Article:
When we got back to the East Smithfield dual carriage way and Mile 22 the crowds had thinned considerably, but there were still enough to raise quite a lot of noise. At mile 23 I needed another "pit stop" so bid farewell to Sue and sent her on her way to the finish.
At Mile 24 I think I hit "The Wall", My legs started to seize, my head span and I almost hit "The Road" never mind "The Wall :O) There then followed one of those weird conversations with yourself, where you argue with yourself about what to do next. Luckily my stubborn side was triumphant and on I staggered. To say from this point on my Marathon was hell would not be too strong, but I followed the advice of Sam Murphy (my "personal" fitness trainer, well she had seemed like that by the end of the Marathon Expo :O) and I "visualised" crossing that finish line and getting my medal. I won't say it cured me of the pain and shear exhaustion, but it did help. Thanks Sam if you are reading this.
Mile 25 appeared on the Embankment through a red mist of pain and I gave myself another stiff talking to and set off on that last 1.2 mile stretch. Going past Big Ben was an amazing experience, the crowds were roaring again, this lifted the mist of pain, I gritted my teeth and dug in for that last effort. Going down Birdcage Walk I passed some people looking even worse than I thought I did, so I knew I was not alone in this "hell" of the last mile. Buckingham Palace swept into view and I knew than I WAS going to finish! I was literally staggering all over the place as I rounded into the Mall but the crowd lifted me again and up that road I went and the glorious Finish Line came into view and the tears started to stream. I crossed that line at 6:32:52, not that I cared at that point. I HAD FINISHED and that was all that mattered.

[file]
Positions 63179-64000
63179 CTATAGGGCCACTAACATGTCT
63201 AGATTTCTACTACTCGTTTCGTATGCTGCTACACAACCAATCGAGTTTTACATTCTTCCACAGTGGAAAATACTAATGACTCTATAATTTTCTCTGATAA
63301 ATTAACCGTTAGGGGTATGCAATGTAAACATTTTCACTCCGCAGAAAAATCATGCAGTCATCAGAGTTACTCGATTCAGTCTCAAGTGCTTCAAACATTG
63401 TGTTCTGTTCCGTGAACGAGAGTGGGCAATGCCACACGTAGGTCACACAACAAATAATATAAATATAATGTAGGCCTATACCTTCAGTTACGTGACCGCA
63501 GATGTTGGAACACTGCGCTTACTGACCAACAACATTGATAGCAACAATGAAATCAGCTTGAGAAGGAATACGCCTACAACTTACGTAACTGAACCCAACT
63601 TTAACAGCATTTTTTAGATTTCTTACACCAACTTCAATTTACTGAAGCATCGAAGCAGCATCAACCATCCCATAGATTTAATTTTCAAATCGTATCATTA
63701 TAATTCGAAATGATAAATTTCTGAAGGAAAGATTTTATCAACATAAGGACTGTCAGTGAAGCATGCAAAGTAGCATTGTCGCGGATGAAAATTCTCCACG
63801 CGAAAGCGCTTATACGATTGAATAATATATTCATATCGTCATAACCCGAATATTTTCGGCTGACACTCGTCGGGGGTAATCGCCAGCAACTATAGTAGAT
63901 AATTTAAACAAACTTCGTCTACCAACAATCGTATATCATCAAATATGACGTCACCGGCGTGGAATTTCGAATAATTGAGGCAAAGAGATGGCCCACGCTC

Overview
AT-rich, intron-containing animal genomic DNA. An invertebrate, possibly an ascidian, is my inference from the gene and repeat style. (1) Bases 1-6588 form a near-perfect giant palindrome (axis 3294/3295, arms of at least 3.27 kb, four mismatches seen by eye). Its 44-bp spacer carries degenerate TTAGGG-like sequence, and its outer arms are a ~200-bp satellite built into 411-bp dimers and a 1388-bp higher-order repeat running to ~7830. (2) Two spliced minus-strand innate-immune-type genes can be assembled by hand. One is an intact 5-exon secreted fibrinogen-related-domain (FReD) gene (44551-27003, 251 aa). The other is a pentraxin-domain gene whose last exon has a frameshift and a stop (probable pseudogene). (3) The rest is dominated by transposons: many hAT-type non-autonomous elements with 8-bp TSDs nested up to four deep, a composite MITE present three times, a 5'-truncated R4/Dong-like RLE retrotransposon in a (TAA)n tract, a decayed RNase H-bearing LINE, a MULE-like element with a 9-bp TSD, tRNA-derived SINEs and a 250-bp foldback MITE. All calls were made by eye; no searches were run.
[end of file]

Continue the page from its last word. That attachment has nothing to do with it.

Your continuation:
I passed through "chip removal" in a haze, had THE MEDAL draped around my neck - it was so heavy that nearly buckled my knees there and then! I was then given a "goodie bag" which was my undoing, how do I carry this and still walk with two crutches and two legs totally devoid of life? Things then got worse as I was given my "kitbag" back. I propped myself against a tree and just stood there, I literally couldn't move. I had visions of me being there all night when a "vision" appeared streaking (not literally :O) through the crowd. Helen, from the MSRC had somehow persuaded the organisers to allow her into the secure area to get to me. Well, I sobbed on poor Helen's shoulders for about 10 minutes out of pain and shear elation, I am not sure which was more, but after that my legs decided to help out and we staggered up some steps (!) to be collected by Big L, CEO of the MSRC and the best darned looking taxi driver I have ever clapped eyes on.
Together with other team MSRC runners who were also being picked up we were sped back to The Economist building where the MSRC Reception was based.
As I climbed the steps towards the forecourt outside the Reception I was met by a mass of sound as all my friends and family welcomed me "home". To say the next hour or so passed in a haze would not be an understatement. I was worked on by a great Sports Masseur who managed to make me feel human again, two cups of hot sweet tea and a sandwich later and I was back in the land of the living.
I would like to thank everyone who supported me before during and after the race, you are all too numerous to name, but you know who you all are, and it did mean everything to me to know you guys were out there willing me round that course.
Would I do it again? Well, never say never…………………………………….